I'm just shocked. I worked with Aaron on Win98. I was modifying the boot code to speed things up and altered the delays and pre-boot key handlers to make the boot more responsive. I added a few bytes of code and didn't really think anything of it, I think it was 3 bytes. A few weeks later Karl Tussy ripped into me when a test pass discovered that himem.sys no longer loaded properly. I couldn't figure it out, which meant a trip to Aaron was in order.
Aaron had by that time moved over to NT to work closer to zibo, so I trekked to 2 and knocked. Aaron answered right away.
Aaron patiently explained himem.sys was assembled tiny model, and I'd probably added enough code so that the bootloader had moved into the himem.sys area, which was hard coded to load at the paragraph (16 bytes) above the boot loader. When I went and looked, this was indeed the case, and I simply needed to change himem to load 16 bytes higher.
Such an arcane thing he had written many years earlier, and he knew the problem *instantly*.
I cannot believe he is gone.
Larry, I feel very shocked and upset myself. I worked with Aaron for 3 or 4 years at Microsoft. After I left in 1989 I perhaps hadn't seem him until just 3 or 4 months ago when we bumped into each other in Seattle. I recognized him instantly and we chatted a while about people we knew from the old days; catching up on various people we'd known at Microsoft.
I was having lunch with another friend from the old days just last week who mentioned his death. It was a total shock.
Gruff? Oh, yes, his personality was at times as smooth as sandpaper, but he was Aaron and I liked him the way he was. It was an adventure asking, but you always got the information you needed. He'll definitely be missed.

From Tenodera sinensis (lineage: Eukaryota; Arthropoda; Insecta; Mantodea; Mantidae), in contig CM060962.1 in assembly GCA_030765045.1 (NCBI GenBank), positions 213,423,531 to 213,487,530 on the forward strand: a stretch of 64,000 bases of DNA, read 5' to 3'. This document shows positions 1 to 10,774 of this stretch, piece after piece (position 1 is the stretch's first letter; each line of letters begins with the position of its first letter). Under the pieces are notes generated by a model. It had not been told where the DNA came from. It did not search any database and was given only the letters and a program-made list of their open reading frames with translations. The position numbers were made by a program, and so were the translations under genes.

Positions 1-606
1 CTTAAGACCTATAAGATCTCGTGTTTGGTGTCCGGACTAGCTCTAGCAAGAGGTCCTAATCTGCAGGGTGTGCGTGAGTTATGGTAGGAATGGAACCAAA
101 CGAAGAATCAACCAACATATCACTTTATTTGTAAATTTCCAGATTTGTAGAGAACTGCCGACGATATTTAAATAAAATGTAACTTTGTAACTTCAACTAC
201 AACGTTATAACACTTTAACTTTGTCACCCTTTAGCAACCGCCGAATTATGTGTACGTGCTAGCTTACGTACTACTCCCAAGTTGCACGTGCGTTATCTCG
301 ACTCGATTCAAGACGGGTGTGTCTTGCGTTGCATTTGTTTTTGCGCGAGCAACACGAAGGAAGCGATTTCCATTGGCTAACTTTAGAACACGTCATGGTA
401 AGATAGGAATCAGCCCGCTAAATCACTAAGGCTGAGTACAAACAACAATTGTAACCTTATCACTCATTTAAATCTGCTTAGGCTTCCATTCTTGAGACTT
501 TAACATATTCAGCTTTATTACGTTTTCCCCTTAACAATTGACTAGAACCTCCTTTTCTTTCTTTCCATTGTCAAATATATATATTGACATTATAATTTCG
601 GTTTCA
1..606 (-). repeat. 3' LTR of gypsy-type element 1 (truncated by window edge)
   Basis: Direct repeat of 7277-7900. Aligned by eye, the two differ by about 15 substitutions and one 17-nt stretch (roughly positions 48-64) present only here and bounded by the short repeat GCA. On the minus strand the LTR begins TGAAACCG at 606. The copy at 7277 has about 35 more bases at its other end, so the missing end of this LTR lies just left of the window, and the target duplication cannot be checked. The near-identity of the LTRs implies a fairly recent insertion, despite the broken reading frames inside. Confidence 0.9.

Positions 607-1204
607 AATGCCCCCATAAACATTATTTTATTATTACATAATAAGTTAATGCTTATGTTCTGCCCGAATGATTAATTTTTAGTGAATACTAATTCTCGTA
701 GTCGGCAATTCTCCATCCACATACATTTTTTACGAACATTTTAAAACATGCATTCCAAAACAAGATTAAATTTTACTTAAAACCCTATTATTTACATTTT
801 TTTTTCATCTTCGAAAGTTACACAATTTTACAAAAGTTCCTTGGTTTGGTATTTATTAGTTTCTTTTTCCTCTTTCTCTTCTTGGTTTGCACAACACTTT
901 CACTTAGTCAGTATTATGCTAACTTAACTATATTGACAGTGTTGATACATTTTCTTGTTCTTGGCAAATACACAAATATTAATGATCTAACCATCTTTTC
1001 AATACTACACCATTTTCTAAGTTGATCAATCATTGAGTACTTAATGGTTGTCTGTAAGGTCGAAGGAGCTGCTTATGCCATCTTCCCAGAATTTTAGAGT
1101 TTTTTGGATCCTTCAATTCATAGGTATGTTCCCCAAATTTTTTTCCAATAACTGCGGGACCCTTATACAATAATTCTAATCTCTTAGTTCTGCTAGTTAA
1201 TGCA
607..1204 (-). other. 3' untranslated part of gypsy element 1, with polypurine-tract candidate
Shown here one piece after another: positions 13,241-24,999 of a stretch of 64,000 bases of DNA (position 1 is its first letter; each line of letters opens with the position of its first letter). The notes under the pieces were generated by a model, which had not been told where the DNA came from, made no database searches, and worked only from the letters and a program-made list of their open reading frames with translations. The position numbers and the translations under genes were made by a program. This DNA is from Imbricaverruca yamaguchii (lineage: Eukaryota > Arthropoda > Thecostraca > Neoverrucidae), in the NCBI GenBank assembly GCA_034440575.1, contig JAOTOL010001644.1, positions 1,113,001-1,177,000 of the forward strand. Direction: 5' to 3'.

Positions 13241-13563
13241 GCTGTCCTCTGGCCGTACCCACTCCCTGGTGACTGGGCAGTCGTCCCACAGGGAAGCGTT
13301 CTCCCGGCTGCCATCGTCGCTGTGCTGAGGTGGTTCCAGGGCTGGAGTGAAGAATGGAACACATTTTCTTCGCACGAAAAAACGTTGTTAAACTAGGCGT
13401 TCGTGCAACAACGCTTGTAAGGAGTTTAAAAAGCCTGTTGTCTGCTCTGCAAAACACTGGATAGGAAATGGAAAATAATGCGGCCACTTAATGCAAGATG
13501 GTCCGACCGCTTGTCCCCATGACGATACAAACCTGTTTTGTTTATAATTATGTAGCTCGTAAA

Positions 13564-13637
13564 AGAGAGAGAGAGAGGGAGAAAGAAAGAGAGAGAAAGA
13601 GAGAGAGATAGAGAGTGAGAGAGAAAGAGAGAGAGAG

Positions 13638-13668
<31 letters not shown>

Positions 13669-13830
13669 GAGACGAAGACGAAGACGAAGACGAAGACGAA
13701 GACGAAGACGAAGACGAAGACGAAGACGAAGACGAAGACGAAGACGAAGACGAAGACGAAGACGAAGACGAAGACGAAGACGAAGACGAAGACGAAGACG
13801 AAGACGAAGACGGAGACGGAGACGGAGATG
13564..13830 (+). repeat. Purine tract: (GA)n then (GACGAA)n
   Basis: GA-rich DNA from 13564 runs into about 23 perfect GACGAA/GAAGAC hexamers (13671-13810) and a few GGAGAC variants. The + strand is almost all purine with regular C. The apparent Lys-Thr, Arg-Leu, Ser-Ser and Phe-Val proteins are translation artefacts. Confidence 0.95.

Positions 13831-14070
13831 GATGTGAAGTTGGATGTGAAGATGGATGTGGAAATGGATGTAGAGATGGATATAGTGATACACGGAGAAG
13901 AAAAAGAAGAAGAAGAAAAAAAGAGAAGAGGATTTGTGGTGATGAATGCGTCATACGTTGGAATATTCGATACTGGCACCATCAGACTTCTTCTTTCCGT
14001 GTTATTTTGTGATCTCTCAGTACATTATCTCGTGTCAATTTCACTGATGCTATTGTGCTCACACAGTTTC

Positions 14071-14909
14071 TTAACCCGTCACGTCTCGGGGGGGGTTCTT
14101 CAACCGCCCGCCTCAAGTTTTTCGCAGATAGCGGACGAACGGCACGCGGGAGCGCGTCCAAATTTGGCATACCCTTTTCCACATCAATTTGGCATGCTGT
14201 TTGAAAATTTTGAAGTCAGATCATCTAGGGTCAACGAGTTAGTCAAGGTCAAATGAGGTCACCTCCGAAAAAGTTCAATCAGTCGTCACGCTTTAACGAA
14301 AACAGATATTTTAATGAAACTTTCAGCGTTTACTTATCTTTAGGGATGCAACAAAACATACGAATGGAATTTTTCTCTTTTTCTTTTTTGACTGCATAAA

Wow, I just stumbled upon this, what a shame...
Talking with Aaron was like the free food at the mission.
You kind of got a sermon for about 10 minutes, and
then you'd get the 100 percent accurate, straight to the point answer.
I kinda learned later how to avoid the sermon, by getting
him to talk about his RC helicopters,and then direct
him to the question I had...:)
Aaron was actually my very first interview in the day
at Microsoft. We spent 90% of the interview arguing the
merits of the intel ICE hardware debugger, versus the Atron
ICE debugger... :)
What a truly sad day....(his passing)
One other aaron memory, we had a discussion one day
in the old windows 1.0plus days about what windows
had to do, to be successful.
- overlapped windows
-multiple asynchronous dos boxes.
after win386 came out, we laughed about how many years
it took to get to that point...
ok, silly memory, but it was one that always stood out to me for some odd reason.
"I'd probably added enough code so that the bootloader had moved into the himem.sys area, which was hard coded to load at the paragraph (16 bytes) above the boot loader. When I went and looked, this was indeed the case, and I simply needed to change himem to load 16 bytes higher."
Unfortunately, as I mentioned before, there are many changes in the DOS and Win16 parts of Win9x that are not very well known, including this one. For example, it is actually possible to create 16-bit apps designed for Win95, you just have to have the right libs, headers, and tools (Win9x DDKs was one source).